Five things I loved about the Queen of Katwe movie!

Sooooo who has seen the movie? Let me first clarify that this blog is coming very late. This movie has been in the theater for about a month i believe. Well i saw it with my sister two weeks ago. Listen, i couldn't hold back tears. Why didn't anyone warn me to take a box of tissue with me ? In my city, it was only showing in one theater and the only other theater showing the movie was an hour away hmm mm interesting?!? right?! Anyways if you havent seen the movie yet, and you're African, what are you waiting for? Perhaps, i can convince you with this blog!! So here are five things i loved about the Queen of Katwe. 

First and foremost,  (correct me if i am wrong) it is a mainstream movie set in Africa precisely Uganda that is not about warfare, has an entire African cast, and focused on intellectual achievements of a female protagonist. Such a pleasure to see a different narrative of the continent.

 Via npr.org

Via npr.org

Second, the MUSIC!!! I caught myself more than a couple of times doing the shoki [a Nigerian dance] in the movie theater. This is a big deal considering that Afro Pop is slowly but surely getting recognized in the States. It is a great exposure for Afro Pop.

Third the narrative of the widowed African mother.  Single mother Nakku played by Lupita Nyong'o  cautiously watches over her four children having lost her husband. Selling corn, her family barely pull through in their world where women are limited to two options: sell food which they mostly procure via credit or find themselves a sugar daddy. Without giving too much away, one of my favorite scenes where she dresses up in her most valued cultural attire and off to the market she went to sell them. The cloth was a cherished gift from her mother. She almost drifted from her main purpose of selling the cloth but she maintained her stance on her belief and dignity.  If you watched the movie, you would get the point i am trying to make. That scene reminded me a story my mother told me of her mother (my grandmother) during the Biafran war. My grandmother sold and gave away her priced akwete and george cloth (Igbo cloth )  to feed her, her siblings and to prevent her husband, my grandfather from being taken as a prisoner of war. 

 via New York Times

via New York Times

Fourth, I love the idea that it isn't the quint-essential success story that is more than often romanticized. People want to eat but don't want to do the dishes or wanting what the next person has but not willing to do the work. The movie Queen of Katwe  covers a period between 2007 when the character Phiona first discovered the game of chess and 2011 when she traveled to Russia for the International Chess Olympiad at age 14. Evidently, it took her years to master the game which included continuous practice and learning how to read. This was my sister's teff's favorite. She's an avid believer of shutting out the noise and focusing on perfecting her craft.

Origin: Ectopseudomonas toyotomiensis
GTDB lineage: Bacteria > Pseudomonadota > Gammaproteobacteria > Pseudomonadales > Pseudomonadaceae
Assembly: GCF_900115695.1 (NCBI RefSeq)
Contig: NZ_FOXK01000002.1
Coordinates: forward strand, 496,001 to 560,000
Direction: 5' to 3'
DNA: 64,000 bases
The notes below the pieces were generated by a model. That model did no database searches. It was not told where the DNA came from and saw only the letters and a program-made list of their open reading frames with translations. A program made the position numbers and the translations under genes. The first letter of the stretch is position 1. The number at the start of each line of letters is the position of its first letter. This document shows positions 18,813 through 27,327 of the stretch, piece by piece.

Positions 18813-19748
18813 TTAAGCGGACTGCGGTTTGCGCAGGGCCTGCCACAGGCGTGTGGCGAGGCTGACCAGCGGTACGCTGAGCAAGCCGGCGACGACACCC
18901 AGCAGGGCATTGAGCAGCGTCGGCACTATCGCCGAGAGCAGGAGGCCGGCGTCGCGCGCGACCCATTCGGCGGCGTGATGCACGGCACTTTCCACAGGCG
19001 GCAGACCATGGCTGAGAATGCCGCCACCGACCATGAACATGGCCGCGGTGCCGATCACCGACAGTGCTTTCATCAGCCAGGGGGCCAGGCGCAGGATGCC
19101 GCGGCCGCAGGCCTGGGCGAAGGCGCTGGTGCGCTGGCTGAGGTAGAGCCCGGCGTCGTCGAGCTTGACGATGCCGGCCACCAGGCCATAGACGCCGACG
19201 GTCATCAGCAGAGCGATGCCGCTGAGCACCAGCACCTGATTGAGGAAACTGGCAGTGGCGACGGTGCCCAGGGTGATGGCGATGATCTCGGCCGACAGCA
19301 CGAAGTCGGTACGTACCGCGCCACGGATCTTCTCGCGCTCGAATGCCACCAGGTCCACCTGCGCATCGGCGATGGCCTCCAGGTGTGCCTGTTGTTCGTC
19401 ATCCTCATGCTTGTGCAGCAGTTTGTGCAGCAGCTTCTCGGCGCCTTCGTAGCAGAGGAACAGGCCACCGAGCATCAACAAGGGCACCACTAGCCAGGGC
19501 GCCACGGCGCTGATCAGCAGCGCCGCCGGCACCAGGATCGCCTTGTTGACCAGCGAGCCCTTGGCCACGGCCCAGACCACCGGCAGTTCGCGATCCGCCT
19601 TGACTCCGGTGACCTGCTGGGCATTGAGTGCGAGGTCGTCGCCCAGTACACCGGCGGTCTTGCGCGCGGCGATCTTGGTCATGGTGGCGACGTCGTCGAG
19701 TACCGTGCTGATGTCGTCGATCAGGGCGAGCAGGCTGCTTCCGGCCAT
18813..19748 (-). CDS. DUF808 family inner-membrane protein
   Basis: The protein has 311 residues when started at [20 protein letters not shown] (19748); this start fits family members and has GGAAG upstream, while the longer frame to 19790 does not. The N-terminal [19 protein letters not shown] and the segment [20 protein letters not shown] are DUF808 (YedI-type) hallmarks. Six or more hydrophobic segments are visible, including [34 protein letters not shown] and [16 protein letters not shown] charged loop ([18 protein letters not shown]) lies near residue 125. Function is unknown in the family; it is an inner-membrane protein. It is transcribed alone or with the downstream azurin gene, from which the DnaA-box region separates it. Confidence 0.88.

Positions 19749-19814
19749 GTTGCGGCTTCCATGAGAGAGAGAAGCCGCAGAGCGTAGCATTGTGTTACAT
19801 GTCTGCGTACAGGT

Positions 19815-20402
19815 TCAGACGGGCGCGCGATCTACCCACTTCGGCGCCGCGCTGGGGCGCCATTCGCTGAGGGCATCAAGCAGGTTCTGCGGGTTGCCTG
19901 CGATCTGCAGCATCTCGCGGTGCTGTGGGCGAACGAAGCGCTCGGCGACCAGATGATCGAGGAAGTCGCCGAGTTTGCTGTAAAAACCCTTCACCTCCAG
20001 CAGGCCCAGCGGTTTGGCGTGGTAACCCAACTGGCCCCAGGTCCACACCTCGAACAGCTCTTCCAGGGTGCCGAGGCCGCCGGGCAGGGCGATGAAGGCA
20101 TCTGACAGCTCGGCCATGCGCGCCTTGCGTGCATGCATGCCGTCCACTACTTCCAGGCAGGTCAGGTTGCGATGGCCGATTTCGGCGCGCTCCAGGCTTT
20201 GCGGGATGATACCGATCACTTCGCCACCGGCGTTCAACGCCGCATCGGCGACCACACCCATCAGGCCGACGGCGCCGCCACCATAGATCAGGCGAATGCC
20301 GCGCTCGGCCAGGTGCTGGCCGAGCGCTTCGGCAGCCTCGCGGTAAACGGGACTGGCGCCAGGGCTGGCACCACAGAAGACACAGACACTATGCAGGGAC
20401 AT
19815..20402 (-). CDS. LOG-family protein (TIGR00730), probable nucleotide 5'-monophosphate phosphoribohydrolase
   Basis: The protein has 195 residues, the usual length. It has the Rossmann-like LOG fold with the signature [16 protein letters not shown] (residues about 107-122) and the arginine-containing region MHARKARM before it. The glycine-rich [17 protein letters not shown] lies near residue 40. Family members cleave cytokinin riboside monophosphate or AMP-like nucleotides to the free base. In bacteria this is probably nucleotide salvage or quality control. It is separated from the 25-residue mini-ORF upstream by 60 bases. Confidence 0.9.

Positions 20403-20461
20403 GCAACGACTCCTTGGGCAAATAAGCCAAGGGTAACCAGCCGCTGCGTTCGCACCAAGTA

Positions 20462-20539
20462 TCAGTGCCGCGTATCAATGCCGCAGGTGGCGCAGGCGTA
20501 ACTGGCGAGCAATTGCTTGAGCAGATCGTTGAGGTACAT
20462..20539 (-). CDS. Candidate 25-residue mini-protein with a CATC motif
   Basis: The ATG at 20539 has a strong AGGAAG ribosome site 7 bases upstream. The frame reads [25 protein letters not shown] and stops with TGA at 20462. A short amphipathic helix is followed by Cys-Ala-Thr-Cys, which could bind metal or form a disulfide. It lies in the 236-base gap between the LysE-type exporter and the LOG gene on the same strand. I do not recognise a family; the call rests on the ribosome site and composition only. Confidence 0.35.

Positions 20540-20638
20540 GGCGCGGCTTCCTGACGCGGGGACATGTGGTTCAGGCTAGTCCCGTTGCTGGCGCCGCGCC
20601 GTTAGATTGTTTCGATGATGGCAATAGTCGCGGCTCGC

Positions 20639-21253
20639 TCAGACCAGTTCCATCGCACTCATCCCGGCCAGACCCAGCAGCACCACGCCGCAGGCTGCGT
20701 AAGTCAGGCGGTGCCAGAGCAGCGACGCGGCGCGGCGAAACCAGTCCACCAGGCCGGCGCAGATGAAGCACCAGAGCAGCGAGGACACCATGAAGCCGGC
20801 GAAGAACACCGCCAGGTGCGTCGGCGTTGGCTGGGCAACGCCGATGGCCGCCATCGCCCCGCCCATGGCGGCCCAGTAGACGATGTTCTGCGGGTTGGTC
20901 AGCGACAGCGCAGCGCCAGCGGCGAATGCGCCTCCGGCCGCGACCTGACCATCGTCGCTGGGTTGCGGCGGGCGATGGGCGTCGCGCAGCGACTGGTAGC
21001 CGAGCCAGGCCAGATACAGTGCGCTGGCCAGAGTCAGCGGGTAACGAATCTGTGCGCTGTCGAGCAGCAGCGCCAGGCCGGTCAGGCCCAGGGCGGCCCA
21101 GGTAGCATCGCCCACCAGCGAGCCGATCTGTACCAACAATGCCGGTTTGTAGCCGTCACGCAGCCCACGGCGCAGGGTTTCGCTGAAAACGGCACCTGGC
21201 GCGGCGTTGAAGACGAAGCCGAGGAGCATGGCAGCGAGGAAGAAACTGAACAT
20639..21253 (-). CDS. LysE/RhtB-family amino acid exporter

Lastly, my dear Africans are very much aware of the drawn out "tradition" of the white westerners or organizations playing the mentor or savior role to the underprivileged. It was more than exciting to see that role played by David Oyelowo's character. Coach Robert Katende  symbolizes the future of Africa if we (Africans) invest in the continent. We are our own savior. We can also help by supporting movies told by us for us otherwise we'll have to deal with however we get portrayed. Like the Igbo proverb that goes " Until the lions have their own historians,  the history of the hunt will always glorify the hunter."

I know the title says FIVE but i had to let this out of my chest!! There's a scene where the coach and students travel by air from Uganda to  SUDAN a whole other country in Africa. Emphasis on  BY AIR and COUNTRY!! I am pretty sure most of my African brothers and sisters in the diaspora have been asked silly questions like  "how did you get here?" "do you speak african?" or statements like "i am going to Africa" as if it's a country. Sadly, we  get it mostly from  African Americans. Not trying to be a prick but this is real and in this day and age nobody should ever ask such questions. I remember a good friend of mine in college during the Mid term break (which usually last like five days at most) was asked are you driving back to Africa for the breaks? Him being the comedian retorted "yeah with Moses and his long staff to part the seas and ocean; no Egyptians allowed." I almost croaked from laughing. Thankfully, i have observed a reduction of ignorant questions and remarks. We are only as blind as we want to be my brothers and sisters. Thank you Maya Angelou for that beautiful quote! Drop your comments below!

Until next time BeYOUtiful xx

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